I’ve seen a number of situations recently that are something like the following. A VC firm signs a term sheet with an early stage company. Let’s say it’s a $2M round. The VC and entrepreneurs decide to set aside $500K for small investors (individual investors or micro-VCs). Because it’s a “hot” deal, there is way more small investor interest than there is capacity (the round is “oversubscribed”), and the entrepreneur needs to decide which investors are in and which are out.
The most common mistake entrepreneurs make is to base their choice solely on the investors’ “celebrity” value (by “celebrity” I generally mean in the TechCrunch sense, not the People magazine sense). Picking celebrity angels might help you get a little more buzz when you announce the financing and a few SUL tweets, but that’s about it. A startup is a long trip — what you should care about is whether, through the ups and downs and after the buzz dies down, the investors will actually roll up their sleeves and help you.
That isn’t to say that being a celebrity and being helpful are mutually exclusive. Ron Conway is a celebrity (in the startup world) and is one of the hardest working investors I know. But there are other celebrity investors who I’m a co-investor with in a few companies who literally don’t respond to the founder’s emails. And these are successful companies where the founder sends them only occasional emails about really important issues.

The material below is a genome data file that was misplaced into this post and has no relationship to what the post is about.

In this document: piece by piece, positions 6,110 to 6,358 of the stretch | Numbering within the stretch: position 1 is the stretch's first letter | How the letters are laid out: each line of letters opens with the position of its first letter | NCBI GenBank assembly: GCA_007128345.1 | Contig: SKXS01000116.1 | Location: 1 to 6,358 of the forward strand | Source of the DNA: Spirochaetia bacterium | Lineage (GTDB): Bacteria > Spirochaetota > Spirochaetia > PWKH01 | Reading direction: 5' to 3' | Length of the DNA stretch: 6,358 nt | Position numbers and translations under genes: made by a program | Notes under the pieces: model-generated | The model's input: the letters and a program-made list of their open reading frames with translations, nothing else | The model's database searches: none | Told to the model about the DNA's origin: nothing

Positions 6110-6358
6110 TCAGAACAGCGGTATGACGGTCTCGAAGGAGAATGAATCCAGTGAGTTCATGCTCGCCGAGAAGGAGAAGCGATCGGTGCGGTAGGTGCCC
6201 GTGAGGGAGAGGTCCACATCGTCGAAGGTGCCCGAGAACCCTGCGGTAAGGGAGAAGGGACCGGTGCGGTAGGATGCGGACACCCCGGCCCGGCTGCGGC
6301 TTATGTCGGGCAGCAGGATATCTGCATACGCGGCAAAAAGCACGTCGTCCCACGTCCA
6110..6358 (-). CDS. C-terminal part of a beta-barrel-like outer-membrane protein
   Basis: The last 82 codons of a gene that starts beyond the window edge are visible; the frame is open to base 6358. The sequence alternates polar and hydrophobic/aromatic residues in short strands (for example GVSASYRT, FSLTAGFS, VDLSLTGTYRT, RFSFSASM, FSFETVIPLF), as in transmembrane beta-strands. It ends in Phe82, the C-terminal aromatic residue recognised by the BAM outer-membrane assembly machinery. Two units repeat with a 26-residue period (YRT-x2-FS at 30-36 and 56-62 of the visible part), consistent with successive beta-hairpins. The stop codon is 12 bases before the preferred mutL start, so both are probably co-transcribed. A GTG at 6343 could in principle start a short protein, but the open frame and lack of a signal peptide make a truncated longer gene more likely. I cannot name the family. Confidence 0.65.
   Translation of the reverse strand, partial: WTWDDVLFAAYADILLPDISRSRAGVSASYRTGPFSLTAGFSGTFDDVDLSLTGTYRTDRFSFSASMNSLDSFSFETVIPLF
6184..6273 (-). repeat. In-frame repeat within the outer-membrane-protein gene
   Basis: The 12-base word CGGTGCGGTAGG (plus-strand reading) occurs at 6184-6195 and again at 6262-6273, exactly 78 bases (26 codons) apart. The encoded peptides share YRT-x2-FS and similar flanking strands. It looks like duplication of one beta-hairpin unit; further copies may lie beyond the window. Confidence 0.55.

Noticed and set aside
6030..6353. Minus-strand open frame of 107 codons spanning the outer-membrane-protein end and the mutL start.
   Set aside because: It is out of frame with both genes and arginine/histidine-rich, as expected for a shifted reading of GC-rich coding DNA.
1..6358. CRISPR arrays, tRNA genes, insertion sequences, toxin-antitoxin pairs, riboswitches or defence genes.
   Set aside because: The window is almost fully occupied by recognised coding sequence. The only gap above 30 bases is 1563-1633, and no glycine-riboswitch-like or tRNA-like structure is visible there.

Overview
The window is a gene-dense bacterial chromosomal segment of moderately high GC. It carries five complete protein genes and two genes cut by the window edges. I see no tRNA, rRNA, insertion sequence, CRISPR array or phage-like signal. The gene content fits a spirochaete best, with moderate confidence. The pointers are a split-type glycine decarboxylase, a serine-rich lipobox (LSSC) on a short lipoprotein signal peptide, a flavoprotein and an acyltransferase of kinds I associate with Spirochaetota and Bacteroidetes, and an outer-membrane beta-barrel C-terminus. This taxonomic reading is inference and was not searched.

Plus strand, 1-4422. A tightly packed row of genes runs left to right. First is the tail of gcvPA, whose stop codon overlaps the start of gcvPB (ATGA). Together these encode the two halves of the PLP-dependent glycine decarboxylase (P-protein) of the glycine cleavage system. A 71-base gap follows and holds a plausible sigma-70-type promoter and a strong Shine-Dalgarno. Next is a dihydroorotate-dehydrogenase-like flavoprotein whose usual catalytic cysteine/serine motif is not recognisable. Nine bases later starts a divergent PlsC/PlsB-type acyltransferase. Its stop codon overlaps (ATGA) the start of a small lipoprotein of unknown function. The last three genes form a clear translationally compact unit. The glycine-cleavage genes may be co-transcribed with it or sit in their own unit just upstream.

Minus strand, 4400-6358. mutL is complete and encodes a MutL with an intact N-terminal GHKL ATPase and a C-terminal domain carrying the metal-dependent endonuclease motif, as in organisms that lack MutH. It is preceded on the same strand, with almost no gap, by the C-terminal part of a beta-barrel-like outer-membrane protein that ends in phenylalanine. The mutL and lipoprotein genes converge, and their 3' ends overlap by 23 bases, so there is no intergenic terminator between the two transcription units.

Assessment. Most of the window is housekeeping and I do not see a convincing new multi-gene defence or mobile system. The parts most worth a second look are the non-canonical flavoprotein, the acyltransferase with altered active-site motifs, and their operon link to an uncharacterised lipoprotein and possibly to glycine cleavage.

The second biggest mistake is picking angels that benefit the lead VC. A lot of times when VCs guide entrepreneurs to certain investors what they are really doing is “horse trading” – they want you to let in so and so, because so and so got them into another deal, or will help them get into future deals.
It’s also smart to pick a varied group of people. If you want a few celebrities to create some buzz, fine. You should also pick some people who are connectors – who can introduce you to key people when you need it (varying connectors by geography and industry can also be helpful). Also very important are active entrepreneurs who can (and will) give you practical advice about hiring, product development, financing etc.
Finally, don’t spend too much time agonizing over this. One particularly silly situation I was involved with was where the CTO had invited me to invest but then the CEO decided he wanted to put me through multiple interviews before he’d let me in. He probably spent a day of his time deciding whether to give me some tiny fraction of the round. Eventually he dinged me because I wasn’t famous, but at that point I was frankly kind of relieved since the CEO seemed to have such a bad sense of how to prioritise his time.
Chris Dixon is Cofounder of Hunch. He’s also an investor in early-stage technology companies, including Skype (acquired by eBay), Postini (acquired by Google), Flarion (acquired by Qualcomm), Gracenote (acquired by Sony), P.A. Semi (acquired by Apple), Celtel (IPO), BladeLogic (acquired by BMC), TrialPay, Gerson Lehrman Group, ScanScout, OMGPOP, BillShrink, Oddcast, Panjiva, Knewton, and a handful of other startups that are still in stealth mode.